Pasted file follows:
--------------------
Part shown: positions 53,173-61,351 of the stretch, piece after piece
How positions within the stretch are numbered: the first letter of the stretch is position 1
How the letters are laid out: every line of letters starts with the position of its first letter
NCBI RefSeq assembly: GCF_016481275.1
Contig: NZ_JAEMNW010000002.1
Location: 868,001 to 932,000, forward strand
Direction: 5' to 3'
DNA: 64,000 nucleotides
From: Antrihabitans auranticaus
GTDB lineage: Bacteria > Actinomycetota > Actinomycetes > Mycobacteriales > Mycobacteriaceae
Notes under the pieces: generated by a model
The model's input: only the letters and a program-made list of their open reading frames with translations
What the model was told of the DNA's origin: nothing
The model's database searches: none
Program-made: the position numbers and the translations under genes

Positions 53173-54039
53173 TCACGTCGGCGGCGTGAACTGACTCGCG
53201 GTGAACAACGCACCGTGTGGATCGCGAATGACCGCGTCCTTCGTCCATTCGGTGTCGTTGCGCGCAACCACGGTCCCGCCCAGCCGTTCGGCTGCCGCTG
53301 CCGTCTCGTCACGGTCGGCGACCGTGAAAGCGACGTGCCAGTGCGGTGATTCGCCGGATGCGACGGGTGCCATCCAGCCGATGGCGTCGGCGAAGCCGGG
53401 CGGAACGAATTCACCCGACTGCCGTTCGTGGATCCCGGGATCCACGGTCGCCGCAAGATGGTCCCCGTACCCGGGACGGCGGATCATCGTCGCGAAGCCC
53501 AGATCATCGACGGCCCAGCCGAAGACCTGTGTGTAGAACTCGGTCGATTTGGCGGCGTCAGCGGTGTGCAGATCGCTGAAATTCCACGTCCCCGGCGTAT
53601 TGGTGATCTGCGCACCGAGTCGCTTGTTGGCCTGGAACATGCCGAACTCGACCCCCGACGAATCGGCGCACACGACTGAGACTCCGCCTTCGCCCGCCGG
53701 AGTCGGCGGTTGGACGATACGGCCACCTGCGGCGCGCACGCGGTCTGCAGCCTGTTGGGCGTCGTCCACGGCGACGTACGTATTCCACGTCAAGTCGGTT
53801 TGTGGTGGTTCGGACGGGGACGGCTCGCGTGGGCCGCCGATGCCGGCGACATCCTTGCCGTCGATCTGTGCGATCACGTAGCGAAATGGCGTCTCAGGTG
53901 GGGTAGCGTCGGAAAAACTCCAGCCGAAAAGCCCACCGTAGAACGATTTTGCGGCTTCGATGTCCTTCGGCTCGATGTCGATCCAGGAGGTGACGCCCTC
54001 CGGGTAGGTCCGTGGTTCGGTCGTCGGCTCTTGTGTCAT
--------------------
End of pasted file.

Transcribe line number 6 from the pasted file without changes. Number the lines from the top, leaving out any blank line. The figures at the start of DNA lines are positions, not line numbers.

Location: 868,001 to 932,000, forward strand